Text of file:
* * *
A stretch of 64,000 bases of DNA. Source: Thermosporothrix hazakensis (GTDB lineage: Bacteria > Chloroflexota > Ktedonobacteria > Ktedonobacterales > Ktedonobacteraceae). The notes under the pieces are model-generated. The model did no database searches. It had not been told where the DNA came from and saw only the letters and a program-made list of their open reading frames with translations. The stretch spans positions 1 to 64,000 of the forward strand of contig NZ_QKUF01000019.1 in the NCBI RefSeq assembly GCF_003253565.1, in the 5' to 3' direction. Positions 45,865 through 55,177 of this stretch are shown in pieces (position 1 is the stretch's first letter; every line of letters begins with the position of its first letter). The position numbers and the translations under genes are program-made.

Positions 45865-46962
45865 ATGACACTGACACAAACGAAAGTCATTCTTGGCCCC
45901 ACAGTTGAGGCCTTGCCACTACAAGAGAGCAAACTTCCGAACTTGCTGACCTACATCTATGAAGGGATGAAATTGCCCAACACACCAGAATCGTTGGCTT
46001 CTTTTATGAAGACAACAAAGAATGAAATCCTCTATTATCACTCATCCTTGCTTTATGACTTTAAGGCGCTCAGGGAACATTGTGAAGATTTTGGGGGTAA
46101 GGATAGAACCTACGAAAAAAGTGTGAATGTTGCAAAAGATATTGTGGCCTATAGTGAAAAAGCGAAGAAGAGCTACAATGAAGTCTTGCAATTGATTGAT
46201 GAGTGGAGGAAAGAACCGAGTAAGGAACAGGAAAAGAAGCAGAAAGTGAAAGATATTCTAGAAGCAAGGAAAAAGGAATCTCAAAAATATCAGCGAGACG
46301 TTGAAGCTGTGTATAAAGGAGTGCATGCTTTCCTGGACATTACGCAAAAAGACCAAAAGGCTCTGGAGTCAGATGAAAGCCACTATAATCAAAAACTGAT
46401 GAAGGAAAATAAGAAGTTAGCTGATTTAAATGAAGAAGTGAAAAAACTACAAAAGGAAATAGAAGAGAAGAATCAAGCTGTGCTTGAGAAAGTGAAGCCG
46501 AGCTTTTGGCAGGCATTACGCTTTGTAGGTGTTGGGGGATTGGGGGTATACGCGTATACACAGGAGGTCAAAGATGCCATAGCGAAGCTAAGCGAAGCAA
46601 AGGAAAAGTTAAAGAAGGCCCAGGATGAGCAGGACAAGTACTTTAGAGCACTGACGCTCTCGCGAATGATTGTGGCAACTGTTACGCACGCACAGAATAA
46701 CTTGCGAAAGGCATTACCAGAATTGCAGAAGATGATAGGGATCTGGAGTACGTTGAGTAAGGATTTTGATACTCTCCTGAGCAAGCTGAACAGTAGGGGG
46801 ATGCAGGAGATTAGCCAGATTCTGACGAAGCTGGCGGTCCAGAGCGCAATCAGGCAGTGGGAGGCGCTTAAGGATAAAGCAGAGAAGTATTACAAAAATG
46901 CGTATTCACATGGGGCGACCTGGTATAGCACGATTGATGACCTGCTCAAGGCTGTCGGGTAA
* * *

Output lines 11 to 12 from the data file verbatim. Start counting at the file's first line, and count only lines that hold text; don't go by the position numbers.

46601 AGGAAAAGTTAAAGAAGGCCCAGGATGAGCAGGACAAGTACTTTAGAGCACTGACGCTCTCGCGAATGATTGTGGCAACTGTTACGCACGCACAGAATAA
46701 CTTGCGAAAGGCATTACCAGAATTGCAGAAGATGATAGGGATCTGGAGTACGTTGAGTAAGGATTTTGATACTCTCCTGAGCAAGCTGAACAGTAGGGGG